First Solar and its cadmium telluride (CdTe) technology dominate thin-film solar in the mainstream market. Valerie Thompson looks at the US-based business and the future of thin-film PV technology.
Scientists in the United States investigated adding a layer of copper-aluminum oxide to the rear side of a cadmium-telluride thin film cell, finding positive impacts on carrier lifetime and efficiency. With further work, the scientists say, the discovery could open up new routes to higher efficiencies in CdTe solar cells.
A US study has suggested the raised energy yield of bifacial perovskite devices effectively means they could have a lower environmental impact than conventional crystalline cells. The researchers considered single-junction cells with high and low bandgaps and similar, multi-junction devices with two and four-terminal structures.
A research team in the US has proposed a ‘dual-angle solar harvesting’ method it is claimed could help PV developers optimize energy yield and land use. It is claimed the method would be particularly suitable for projects in cloudier climates and at higher latitudes.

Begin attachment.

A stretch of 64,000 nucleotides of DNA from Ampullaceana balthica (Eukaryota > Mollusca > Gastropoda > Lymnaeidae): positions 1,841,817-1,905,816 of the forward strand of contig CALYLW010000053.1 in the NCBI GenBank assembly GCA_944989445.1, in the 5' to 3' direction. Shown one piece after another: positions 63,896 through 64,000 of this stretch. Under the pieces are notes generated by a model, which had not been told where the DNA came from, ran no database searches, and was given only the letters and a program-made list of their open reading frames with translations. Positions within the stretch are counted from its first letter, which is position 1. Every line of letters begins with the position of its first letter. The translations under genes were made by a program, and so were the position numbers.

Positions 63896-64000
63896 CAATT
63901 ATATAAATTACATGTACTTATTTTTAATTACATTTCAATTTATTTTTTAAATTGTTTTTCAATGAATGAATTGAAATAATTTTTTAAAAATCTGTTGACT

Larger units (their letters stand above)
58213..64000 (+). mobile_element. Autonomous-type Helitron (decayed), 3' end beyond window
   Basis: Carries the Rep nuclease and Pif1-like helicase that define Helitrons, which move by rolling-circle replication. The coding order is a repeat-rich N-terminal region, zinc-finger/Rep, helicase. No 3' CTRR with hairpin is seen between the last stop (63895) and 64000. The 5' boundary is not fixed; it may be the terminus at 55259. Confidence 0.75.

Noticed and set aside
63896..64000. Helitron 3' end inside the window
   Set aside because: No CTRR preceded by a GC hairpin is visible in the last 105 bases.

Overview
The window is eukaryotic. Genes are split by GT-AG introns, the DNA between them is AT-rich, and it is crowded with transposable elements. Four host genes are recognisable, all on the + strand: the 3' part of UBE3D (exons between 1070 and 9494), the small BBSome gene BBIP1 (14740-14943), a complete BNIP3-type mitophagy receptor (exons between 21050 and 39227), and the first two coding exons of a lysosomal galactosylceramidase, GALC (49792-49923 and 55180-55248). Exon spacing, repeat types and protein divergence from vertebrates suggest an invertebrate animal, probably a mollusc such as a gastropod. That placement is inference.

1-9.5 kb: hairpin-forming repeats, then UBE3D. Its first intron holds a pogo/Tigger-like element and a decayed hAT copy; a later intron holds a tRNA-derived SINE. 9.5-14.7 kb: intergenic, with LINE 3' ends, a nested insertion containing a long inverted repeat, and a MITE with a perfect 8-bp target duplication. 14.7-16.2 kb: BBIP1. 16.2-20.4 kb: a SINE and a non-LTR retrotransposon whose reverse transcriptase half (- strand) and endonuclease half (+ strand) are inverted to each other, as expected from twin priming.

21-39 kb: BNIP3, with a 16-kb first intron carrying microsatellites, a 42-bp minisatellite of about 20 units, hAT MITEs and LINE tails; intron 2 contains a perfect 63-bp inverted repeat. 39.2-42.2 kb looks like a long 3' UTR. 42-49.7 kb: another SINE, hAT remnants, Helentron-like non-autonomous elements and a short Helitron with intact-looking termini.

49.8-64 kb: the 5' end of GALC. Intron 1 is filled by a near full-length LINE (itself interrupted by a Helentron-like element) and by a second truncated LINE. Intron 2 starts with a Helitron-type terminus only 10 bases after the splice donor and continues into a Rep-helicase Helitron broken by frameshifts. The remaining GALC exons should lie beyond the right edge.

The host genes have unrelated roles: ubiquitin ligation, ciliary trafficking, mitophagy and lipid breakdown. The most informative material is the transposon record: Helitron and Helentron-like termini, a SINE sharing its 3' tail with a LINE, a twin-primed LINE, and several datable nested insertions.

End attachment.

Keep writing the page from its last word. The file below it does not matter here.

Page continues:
The 300,000 sq ft factory in Dalton, Georgia has the capacity to produce 12,000 PV modules per day – 1.7 GW worth annually for panels able to produce the same peak generating capacity as the Hoover Dam.
The solar-plus-storage combination is super-charging the deployment of batteries across the country and IHS Markit says the U.S. will become the largest market for grid-tied energy storage this year.
The 1.2 GW factory will employ 500 workers. The new facility is expected to bring First Solar’s total capacity to 7.6 GW by the end of 2020.
First Solar brought in a net profit on the sale of a major solar project, as it orders tools and prepares for the switch to its large-format series 6.
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